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Want to learn a new language? Check this out.

    • silphonica
      Joined: 26.08.2010 Posts: 28
      I wrote this thread not so long ago for another forum, and have also published it on another forum after that. I figured to the community that gave me a free starting capital it would be worth to make a thread for it here to share the knowledge. Also works as a thanks :)

      Don't buy Rosetta Stone

      Now I am not claiming to be an expert when it comes to learning a new language, but tbh, Rosetta Stone is supremely over-priced and all the tools that are offered to you. The ideology of Rosetta Stone is, you are a baby with no ability to talk and must learn a language as you get older. There is a problem with this; We are not babies. Firstly when you're a baby, you absorb information much faster than you do now, we aren't spoon-fed information like we were then either, we now have to find the information ourselves. What Rosetta Stone likes to offer is that immerse experience by making things like flash cards and memory games a thing of the past. Also adding shiny voice-recognition. Well the reason I just singled flash-cards out is because I lol'd when I saw that on their website, I'm pretty sure when I saw their ad on TV, they had a clip of some dude using flash cards. However, think of it like this, what do you think is more useful to you. Talking to a computer program, or talking to someone who is native in that language?

      This is the harsh reality, and you might not like me saying this, if you want to learn a new language, you're going to have to put in time, effort and dedication. From what I read on the rosetta stone website, they prey on people's insecurities (Oh lawdy don't most companies these days), they promise you for only $500 a pop you can learn any language easily. This really isn't the case, which is why I've created this topic, to help you get started.

      Firstly, why do you want to learn the language?

      Well, what language do you want to learn and why? There are, somewhat, right and wrong reasons to learn a new language. Let me give you my experience and hopefully that will help you with that question.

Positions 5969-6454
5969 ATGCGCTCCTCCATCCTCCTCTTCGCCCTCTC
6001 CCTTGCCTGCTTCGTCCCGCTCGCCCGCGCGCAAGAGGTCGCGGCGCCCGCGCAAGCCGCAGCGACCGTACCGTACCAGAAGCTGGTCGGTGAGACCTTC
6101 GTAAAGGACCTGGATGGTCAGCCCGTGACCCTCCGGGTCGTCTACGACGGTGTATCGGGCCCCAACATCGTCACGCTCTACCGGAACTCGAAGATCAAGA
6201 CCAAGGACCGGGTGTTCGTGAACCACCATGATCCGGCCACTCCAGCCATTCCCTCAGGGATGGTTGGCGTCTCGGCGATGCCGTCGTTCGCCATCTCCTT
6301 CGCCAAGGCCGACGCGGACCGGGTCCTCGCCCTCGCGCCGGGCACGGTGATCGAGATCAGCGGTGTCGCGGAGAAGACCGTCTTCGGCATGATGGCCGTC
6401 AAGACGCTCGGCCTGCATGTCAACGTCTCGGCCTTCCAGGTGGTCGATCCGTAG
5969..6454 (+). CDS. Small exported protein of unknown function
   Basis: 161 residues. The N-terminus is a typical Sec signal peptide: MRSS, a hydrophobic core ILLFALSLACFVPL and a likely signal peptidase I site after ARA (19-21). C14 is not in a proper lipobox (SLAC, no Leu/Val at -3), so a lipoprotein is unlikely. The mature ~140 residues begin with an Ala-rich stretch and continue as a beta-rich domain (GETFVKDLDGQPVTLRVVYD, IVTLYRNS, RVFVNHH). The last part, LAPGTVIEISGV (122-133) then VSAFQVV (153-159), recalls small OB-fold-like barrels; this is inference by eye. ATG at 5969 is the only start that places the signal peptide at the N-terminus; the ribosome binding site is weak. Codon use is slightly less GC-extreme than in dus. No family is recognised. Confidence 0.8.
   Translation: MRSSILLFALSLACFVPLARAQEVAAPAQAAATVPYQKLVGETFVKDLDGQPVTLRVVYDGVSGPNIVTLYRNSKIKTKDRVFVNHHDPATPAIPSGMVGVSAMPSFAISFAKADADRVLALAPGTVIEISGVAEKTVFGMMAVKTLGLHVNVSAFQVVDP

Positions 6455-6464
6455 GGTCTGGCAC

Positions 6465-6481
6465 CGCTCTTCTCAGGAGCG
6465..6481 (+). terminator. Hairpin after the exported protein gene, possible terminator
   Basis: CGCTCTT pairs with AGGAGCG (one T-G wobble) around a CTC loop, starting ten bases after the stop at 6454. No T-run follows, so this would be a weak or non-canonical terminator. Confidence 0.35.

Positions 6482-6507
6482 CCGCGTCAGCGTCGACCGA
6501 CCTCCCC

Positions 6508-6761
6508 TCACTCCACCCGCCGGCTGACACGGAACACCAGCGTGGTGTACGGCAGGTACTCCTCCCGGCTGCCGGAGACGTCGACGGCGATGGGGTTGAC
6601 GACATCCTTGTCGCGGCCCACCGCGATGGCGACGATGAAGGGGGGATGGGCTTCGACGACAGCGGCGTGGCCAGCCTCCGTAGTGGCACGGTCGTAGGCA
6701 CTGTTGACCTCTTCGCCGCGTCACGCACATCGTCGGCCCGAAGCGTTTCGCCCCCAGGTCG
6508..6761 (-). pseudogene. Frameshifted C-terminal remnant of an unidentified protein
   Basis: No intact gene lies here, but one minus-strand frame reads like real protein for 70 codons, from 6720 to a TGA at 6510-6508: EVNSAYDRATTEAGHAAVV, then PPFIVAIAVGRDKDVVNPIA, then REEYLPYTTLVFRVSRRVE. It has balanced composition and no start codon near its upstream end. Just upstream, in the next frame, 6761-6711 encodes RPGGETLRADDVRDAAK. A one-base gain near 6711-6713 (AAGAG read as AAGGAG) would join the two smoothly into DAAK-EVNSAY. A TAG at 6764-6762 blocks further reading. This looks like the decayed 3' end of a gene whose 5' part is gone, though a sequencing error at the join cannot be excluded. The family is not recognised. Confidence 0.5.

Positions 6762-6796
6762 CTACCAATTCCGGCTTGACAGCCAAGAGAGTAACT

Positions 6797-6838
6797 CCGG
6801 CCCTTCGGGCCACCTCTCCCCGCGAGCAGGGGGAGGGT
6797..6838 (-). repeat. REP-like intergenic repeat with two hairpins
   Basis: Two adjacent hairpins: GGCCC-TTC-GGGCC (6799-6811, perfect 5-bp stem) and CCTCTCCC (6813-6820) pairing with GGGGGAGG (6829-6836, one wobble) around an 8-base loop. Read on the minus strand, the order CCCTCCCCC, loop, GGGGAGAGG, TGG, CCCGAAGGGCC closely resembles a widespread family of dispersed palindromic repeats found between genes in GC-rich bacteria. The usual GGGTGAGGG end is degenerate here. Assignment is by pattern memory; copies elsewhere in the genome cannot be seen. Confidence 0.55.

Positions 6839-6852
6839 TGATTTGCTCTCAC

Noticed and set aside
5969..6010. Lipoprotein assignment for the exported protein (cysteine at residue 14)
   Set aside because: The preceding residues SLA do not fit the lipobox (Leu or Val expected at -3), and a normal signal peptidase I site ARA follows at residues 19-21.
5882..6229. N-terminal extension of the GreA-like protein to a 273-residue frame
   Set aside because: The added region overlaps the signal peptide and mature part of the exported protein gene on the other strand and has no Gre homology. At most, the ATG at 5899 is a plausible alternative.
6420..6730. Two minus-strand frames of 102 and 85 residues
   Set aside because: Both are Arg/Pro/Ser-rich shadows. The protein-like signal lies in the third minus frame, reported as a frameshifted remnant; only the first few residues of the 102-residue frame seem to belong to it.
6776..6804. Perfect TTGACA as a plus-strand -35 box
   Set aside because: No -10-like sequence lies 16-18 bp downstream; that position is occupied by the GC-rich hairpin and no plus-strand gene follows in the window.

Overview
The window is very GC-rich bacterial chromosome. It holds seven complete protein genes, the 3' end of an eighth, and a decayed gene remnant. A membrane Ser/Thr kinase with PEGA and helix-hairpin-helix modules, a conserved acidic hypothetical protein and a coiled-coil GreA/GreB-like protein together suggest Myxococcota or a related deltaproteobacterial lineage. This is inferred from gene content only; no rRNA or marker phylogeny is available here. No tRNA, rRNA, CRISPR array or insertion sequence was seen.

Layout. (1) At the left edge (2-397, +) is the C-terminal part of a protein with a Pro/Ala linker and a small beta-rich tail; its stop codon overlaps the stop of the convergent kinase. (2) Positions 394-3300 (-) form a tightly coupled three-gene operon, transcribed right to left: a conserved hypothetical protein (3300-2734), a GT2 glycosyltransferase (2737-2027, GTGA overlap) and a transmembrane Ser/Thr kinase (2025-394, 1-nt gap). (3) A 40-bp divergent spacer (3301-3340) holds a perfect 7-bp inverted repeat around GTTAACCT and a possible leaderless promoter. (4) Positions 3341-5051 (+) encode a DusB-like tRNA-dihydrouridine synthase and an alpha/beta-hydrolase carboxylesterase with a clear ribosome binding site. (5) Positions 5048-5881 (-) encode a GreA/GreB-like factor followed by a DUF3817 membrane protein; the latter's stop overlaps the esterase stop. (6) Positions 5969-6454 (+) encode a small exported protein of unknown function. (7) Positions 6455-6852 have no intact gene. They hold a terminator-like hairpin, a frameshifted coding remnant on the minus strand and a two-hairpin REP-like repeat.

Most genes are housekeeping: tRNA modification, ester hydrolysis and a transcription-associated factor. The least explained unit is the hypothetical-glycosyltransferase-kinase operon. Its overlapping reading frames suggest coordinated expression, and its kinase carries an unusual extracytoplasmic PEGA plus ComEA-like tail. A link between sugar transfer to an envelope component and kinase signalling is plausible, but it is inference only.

I studied French throughout my school life for like 10 years, by the end of high school, I knew nothing. I mean, now if someone asked me to read something in French, i'd get it. Eventually. However, speaking, listening or writing in French. I could not do. I was pretty ashamed. A few years later, that feeling hadn't left me, I still felt pretty bad for myself not being able to speak any goddamn French, at this point I was starting to realise how boring my country was. Don't get me wrong I love being Scottish. The highlands here also have some beautiful scenery. However, the fun in here fades away and I wanted to live somewhere else. It was at this point I started dating a Japanese chick, she started telling me things about her culture which made me pretty interested. I started finding out about Japan more and more and more on my own. This is around the same time I started getting a taste for asian chicks. I started to learn Japanese, and make an effort. I had made a resolution that, I, would like to work there at some point. A change in my life that I'll surely need, so I made it my goal.

      Also, you're probably wondering "what are wrong reasons for learning a language". Well they're not really "wrong". Anyone can give themselves a reason to learn a new language. However when I started learning Japanese, I met other people learning Japanese as well. I asked them why they started learning Japanese. I heard stupid ass reasons like "I want to be able to understand anime without subtitles" or "I fink it soooooooo kawaii sounding". That **** made me cringe, and typically after a month of meeting them I never heard from them again.

      So if you want to learn a language, give yourself a good reason as to why you want to invest your time learning it.

      How do I get started.

      Learning a new language doesn't come free, don't expect it to! If you want to learn a new language there are a few things you'll have to spend your cash on. These typically come in the form of materials such as textbooks or classes (whichever you choose - more on that in a second).

      Tests - If you want to use a language for business abroad, usually you have to pass a test so employers can understand what level you're at. For me since I study Japanese. I would have to pass JLPT. Tests are broken down into levels. E.G the JLPT levels are:

      Level 4 - Lowest
      Level 3 - Second lowest
      Level 2 - Business level
      Level 1 - Fluent

      I know level 2 there says business level. However, here is a pro-tip, if you manage to pass business level on your preferred language test, it does not mean an employer is looking for someone with language skills in business level. I looked at Japanese jobs, a lot of them wanted fluent level. Sucks, that just an extra form a motivation for me.

      Spanish -
      French - and
      German -
      Japanese -
      Mandarin -
      Korean -
      Dutch -
      Portugese -
      Russian -
      Italian -
      English (for you non english natives there) -

      Textbooks - Unfortunately, I don't know much about all the languages and their textbooks. Therefore, I can't give you recommendations on which textbooks you should look out for. But, if you're serious about learning a new language, then do a little bit of research before buying any textbooks. So, research what test you will have to do for the language you are taking, and then look for textbooks offering material for those tests. Avoid all the touristy books. Unless you're going on holiday for 2 weeks.